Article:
Tuesday, July 19, 2005


I never claimed to be an environut, but this is downright disappointing.

The Toronto Star is reporting today that new models of hybrid cars being introduced into the market consume as much gas an regular V6 models. According to the article, the culprit is the fact that the cars being designed have a lot more kick to them, so the actual fuel economy is a wash.

So, I decided to check it out myself. With a Consumer Reports on-line subscription in hand, I went and checked out the gas milege on a number of vehicles, both hybrid and non-hybrid.

Honda Accord V6--Hybrid
CU's city/highway, mpg 18/37

Honda Accord V6
CU's city/highway, mpg 15/34

A difference of 3 miles to the gallon, in this model. Some, like the Toyota Prius claim to have better fuel economy, but there are suggestions that these fuel consumption numbers may be in dispute.

As Newsweek reported last year, a number of hybrid owners are complaining that the fuel economy promised by hybrid manufacturers was overstated. So much so that the Union of Concerned Scientists has called for the US Environmental Protection Agency to revamp the way they rate fuel economy.

In fact, they are saying that EPA fuel economy numbers might be overstated by over 30%.

This blogger has taken his disillusionment online. Many car buyer's guides are warning potential hybrid buyers to be weary of so-called "fuel savings".

From Car Connection:

"In fact, the results of ongoing operating tests conducted by the EPA of a dozen hybrid cars in its own fleet significantly contradict their posted fuel economy ratings. When last we checked, the best the EPA's fleet could muster was a cumulative average of 37.7 mpg for the Civic, 45.7 mpg for the Insight, and 44.8 mpg for the current-generation Prius. While this is certainly admirable fuel economy, it's still far below the cars' official EPA estimates that run as high as 51, 66, and 60 mpg, respectively for the model years tested."

And the car manufacturing industry has a lot to lose. For the first 6 months of this year, sales for hybrid vehicles were 2 and 1/2 times higher than the same period last year. According to Bankrate.com, hybrid sales in the U.S. are expected to climb to 200,000 this year, 260,000 in 2006 and 535,000 in 2011.

But let's put this argument aside for a moment. What about actual fuel consumption? Isn't that whast is at the heart of climate change?

From Environment Canada:

"Passenger vehicles emit various air pollutants including volatile organic compounds (VOCs), nitrogen oxides (NOx), particulate matter (PM), carbon monoxide (CO) and sulphur oxides (SOx). Both NOx and VOCs are involved in a series of complex reactions that result in the formation of ground-level ozone, which is a respiratory irritant and one of the major components of smog ."

Okay, so burning fuel is the issue, right? Well it must be, because by 2008 all emissions for vehicles will be the same, hybrid or not. So, the government is taking steps to reduce emissions, but the big push is for Canadians to reduce the amount of fossil fuels they consume.

The answer is clear, according to Environment Canada:

"Hybrid vehicles provide the same speed, performance, and convenience of a regular car, without the pollution. The Honda Insight, Toyota Prius, Honda Civic Hybrid, and Toyota Echo are the most fuel-efficient models available on the market."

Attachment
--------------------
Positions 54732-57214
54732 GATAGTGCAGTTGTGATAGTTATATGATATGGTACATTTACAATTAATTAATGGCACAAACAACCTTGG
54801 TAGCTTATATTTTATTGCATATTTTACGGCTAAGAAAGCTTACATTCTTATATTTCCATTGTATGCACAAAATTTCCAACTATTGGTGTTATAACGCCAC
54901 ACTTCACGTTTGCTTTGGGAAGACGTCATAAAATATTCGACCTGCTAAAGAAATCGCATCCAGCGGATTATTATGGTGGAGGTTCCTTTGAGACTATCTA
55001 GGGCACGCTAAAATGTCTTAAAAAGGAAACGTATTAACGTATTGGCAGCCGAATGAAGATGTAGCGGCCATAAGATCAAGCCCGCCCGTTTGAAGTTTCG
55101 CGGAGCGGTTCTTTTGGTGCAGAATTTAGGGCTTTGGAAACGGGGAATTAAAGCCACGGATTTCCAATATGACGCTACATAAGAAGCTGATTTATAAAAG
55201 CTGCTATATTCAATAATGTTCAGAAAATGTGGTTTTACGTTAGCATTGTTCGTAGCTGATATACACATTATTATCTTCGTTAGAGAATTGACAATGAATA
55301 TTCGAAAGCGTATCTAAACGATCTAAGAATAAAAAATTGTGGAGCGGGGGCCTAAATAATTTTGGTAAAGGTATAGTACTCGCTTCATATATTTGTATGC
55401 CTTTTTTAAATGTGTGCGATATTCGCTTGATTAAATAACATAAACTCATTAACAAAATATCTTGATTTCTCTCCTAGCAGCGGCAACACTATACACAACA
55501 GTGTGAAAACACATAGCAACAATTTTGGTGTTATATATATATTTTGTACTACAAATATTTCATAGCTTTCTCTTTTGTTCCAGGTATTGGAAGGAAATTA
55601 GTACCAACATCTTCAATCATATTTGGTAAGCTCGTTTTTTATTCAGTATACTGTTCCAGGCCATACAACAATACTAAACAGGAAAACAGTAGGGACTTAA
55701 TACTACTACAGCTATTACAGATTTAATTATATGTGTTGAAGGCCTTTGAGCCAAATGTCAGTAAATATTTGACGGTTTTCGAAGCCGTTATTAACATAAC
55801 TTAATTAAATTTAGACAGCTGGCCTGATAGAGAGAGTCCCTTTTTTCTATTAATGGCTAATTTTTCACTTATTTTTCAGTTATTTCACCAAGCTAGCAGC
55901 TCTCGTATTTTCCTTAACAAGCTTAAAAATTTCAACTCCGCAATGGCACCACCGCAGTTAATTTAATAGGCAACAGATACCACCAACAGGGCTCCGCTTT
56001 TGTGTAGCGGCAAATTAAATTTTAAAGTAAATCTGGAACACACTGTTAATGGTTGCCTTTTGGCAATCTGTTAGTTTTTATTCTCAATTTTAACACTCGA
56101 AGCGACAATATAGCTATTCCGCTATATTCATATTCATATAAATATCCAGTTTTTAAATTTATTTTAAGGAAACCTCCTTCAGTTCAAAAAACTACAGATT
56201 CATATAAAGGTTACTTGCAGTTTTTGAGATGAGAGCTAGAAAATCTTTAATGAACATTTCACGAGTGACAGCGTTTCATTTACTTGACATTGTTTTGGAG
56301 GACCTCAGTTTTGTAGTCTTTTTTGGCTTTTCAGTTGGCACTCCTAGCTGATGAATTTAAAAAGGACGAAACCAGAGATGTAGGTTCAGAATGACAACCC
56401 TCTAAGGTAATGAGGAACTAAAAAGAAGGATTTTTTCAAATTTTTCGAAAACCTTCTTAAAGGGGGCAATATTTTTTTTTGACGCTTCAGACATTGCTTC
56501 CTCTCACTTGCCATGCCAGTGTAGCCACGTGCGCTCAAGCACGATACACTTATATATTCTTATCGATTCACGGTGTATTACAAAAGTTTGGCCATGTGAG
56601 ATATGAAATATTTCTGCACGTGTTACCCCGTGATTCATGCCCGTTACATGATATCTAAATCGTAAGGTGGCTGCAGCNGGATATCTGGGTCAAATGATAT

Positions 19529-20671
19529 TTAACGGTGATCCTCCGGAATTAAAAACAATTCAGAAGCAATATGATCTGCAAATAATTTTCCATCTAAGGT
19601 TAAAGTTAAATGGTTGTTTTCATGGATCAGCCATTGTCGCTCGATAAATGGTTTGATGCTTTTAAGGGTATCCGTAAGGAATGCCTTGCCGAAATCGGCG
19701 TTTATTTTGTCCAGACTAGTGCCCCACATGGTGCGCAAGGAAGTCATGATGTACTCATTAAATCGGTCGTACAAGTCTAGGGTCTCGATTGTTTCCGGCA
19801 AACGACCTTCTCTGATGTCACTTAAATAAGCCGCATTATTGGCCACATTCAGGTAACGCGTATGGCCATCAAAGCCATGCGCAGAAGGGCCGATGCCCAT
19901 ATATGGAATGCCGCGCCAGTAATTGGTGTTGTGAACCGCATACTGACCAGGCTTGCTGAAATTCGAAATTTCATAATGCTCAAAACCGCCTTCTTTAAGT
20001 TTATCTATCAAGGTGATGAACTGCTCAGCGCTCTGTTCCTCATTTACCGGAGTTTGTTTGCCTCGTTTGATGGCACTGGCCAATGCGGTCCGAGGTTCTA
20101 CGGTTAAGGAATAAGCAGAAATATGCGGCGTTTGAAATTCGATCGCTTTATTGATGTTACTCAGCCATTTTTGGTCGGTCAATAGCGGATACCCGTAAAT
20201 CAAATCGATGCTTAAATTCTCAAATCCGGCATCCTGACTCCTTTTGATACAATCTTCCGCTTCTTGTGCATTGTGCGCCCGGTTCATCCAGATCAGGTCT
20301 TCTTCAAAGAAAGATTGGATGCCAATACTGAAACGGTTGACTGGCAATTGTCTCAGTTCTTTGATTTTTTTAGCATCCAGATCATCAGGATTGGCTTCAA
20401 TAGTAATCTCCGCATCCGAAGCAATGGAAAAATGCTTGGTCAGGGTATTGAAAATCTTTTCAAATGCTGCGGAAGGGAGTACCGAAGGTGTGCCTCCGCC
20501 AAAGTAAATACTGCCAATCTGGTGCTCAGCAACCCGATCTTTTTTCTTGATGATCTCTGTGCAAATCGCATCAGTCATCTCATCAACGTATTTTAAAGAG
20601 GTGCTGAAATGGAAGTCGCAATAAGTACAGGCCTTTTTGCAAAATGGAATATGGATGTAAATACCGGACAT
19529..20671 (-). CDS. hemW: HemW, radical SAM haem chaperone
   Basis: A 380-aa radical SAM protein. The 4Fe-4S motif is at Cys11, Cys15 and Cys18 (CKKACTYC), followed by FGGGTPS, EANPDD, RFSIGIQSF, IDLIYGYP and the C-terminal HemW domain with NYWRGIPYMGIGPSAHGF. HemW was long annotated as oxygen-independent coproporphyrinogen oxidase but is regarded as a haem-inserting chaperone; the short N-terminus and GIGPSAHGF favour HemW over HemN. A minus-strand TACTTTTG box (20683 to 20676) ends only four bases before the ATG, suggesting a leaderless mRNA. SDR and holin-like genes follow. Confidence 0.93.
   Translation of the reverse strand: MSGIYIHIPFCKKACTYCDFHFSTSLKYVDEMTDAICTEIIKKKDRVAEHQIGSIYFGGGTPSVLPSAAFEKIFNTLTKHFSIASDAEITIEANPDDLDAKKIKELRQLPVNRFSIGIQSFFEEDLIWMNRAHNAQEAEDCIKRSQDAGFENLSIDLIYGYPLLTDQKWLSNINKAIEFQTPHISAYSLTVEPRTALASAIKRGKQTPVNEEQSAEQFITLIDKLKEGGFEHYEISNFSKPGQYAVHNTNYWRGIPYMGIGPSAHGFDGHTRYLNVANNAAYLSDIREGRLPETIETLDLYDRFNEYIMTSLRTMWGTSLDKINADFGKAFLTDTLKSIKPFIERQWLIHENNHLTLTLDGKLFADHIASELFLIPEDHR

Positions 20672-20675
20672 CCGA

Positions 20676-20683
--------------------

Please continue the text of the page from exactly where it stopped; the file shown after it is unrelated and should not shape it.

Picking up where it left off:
But wait a minute. The Honda Civic Hybrid has better fuel economy, but it has a smaller engine (1.3 L vs. 1.7 L) than a regular civic.

The new models coming out, such as the Lexus RX400h boast more "bang for the buck":

"The company promises the 400h will be both green and mean, with fuel economy in excess of 27 mpg and performance comparable to that of a 4.0-liter V-8 (hence the name), headlined by a sub-eight-second dash to 60 mph."

So, while it might be more fuel efficient, the manufacturers have increased the power, rather than create a model that has the same power but is more effiecient and burns less fuel. This might be the auto industry's response to complaints that models like the Insight and Prius were "gutless".

So, if fuel economy is overstated AND the new models offer more power as opposed to less fuel consumptions, why are these models being subsidized by the government?

From Hybrid Experience:

"Ontario offers a partial rebate of the Retail Services Tax (RST) with the purchase or lease of a hybrid electric or alternative fuel vehicle. Vehicles purchased after May 10, 2001 are eligible for a rebate of up to $1,000 of the paid PST.

Note: In order to receive your tax refund, you must submit an application. Download and complete the application form contained in RST Guide 702 - Vehicles Powered by Alternative Fuels."

According to the Ministry of the Environment, this program is one of the key parts of their plan to reduce emissions in Ontario. But let's do the math (green is good, red is bad):

So we're told that:


But the new trend seems to be:


We are also told that:


If Mike Harris is to be believed:


So, that means:


So, by my calculations, Ontario's taxation policy for hybrids will result in more smog, not less. The federal government has called on consumers to reduce fuel consumption to reduce climate change. But that worked in the "Prius era" (we think).

Now, especially if the new models keep coming out with larger and larger engines, hybrids aren't exactly the silver bullet as we've seen.

They have the same emissions as regular cars, they might not save fuel, and when they do, they make bigger engines which means they still burn the same amount.

But we continue to provide incentives to put more of these cars on the road.

Does this make any sense? Didn't think so.

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